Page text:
Saturday, September 9, 2017

Plastic plastic everywhere

Pardon me as a ramble.  I've been thinking a lot about plastic and packaging lately. It's no secret that California has a lot of tree huggers.  It's one reason I love this state!  And a lot of decisions that I make are based on the environmental impacts - today and in the past. Some of those things I have lapsed on, because they are hard.

In any event, I've been reading a bit more about the Great Pacific Garbage Patch.  I've also been reading more from Bea Johnson at Zero Waste Home.  Her book has been on my wish list forever, so I finally just bought it for myself for my birthday.

I took it all the way to Colorado on vacation and brought it back, unopened.  I finally started reading it.  The trip to Colorado was interesting.  We were meeting friends there who are definitely more environmentally conscious than we are.  We were all a bit disappointed in the lack of recycling in town (it's there, in some places...just not very many places).  As our friends drove there, they simply tossed all the cans and bottles in the trunk to take it back home to recycle.

We were relatively green there.  We ate breakfast at the hotel (which has real dishes).  We had our water bottles with us.  I packed lunches in reusable tupperware.  But there are some things that are just harder.

To start, I've been thinking a lot more about the packaging in food.  Which is probably what you'd expect, as this is a food blog.

In my own life, this boils down to a few big things:
- Gallons of milk
- Plastic bread bags
- Frozen veggie bags
- Plastic egg containers

All of this plastic just gets tossed.  The milk containers and egg containers get recycled, but it's really "down-cycled".  It's just better to avoid stuff in the first place.

What we DO do correctly
- Use reusable water bottles
- Buy wine in refillable growlers (yes I get bottles too)
- Drink bubbly water that we make using a soda stream
- Get most of our fruits and veggies from a subscription box, which means they just come in the box, no containers.  (We store them in ... our old bread bags.)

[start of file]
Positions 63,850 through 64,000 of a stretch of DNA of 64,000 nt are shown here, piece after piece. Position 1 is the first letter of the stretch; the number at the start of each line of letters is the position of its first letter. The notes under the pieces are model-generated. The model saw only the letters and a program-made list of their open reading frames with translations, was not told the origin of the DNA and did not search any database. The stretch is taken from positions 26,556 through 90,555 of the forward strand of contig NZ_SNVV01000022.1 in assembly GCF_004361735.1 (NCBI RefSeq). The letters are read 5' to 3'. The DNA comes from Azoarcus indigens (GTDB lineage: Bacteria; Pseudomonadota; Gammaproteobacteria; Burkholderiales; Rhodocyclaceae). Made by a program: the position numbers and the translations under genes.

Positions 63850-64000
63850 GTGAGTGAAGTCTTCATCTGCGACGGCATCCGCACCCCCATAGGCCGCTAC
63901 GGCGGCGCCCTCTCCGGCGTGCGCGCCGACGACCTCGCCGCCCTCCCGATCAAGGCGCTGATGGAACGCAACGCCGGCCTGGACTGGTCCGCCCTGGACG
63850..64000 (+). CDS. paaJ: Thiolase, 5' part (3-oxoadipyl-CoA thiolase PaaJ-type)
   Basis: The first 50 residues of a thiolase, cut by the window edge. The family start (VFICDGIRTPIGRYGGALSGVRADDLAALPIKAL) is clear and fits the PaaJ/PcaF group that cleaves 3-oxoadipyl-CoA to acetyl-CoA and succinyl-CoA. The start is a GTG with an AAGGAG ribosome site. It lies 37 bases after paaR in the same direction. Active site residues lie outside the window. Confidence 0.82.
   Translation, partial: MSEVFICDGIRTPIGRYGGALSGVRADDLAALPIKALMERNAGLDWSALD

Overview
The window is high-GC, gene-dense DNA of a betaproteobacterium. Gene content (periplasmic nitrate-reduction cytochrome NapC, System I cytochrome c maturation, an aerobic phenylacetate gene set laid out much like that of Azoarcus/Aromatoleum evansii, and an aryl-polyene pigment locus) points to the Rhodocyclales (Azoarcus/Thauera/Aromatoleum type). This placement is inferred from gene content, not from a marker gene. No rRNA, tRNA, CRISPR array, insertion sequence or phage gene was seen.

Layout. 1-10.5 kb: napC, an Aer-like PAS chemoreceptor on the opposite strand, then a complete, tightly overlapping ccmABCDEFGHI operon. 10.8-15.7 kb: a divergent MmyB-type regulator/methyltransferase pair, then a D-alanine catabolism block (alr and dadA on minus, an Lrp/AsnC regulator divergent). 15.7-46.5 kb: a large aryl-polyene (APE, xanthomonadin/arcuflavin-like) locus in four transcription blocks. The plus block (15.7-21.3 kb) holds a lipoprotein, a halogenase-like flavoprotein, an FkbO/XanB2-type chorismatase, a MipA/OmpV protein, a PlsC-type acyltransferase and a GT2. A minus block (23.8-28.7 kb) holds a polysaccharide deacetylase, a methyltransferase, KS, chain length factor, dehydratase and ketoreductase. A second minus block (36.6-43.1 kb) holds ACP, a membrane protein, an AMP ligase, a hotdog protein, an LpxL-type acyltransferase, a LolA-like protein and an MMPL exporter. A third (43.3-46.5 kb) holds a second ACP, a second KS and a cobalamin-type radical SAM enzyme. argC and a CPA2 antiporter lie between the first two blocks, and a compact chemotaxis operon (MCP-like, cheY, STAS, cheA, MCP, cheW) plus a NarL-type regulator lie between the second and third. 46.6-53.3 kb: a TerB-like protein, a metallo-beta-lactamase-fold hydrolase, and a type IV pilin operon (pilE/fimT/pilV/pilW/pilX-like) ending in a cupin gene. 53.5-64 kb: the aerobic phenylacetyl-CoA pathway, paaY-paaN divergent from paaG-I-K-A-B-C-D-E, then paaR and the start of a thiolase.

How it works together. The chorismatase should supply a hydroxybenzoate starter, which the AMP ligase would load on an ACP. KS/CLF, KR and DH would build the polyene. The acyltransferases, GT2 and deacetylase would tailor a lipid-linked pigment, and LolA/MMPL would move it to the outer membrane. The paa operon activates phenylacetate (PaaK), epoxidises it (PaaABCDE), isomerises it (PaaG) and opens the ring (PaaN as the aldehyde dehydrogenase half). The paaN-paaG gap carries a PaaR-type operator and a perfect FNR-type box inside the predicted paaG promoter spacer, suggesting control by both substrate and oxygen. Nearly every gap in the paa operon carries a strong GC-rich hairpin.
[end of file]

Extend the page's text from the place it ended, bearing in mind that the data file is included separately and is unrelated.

But there are more things that we can do.  I have to think about this more.  It's no secret that I try to keep the food budget down, and budget and environment will war with each other.  For example, I also buy boxes of lettuce heads to supplement our delivery.  You know, in a plastic box.  I also eat a lot of beans and rice, that we buy in bulk.

By "in bulk" I mean, in 5 to 10 lb bags. Plastic bags.  I could use the bulk bins at one of the many stores that have them, and simply reuse the bags.  Of course, the cost per pound is often double.  A little googling tells me that one of the stores will, for sure, let you bring your own containers if you measure their weight/ tare on the way in.  That may just be the way to go.

Then there are things like cheese and tortillas and salsa and marinara.  Frozen veggie burgers.  Meat. And those pesky eggs.  I'm not interested in getting chickens (my neighbors have them though.  And maybe we should get them.  We eat a lot of eggs.)  I could get 2 doz with our box, but then the cost for 2 dozen goes from $5 to $16.  (Of course the eggs from the box are local and of much higher quality.  And better for the environment.  But that's still 10 bucks a week, just on eggs.  $520 a year.) On the other hand, it's only $520.  What am I saving it for?  Oh yeah, college.  2 kids.

Stay tuned for my attempts at reducing waste!

No comments: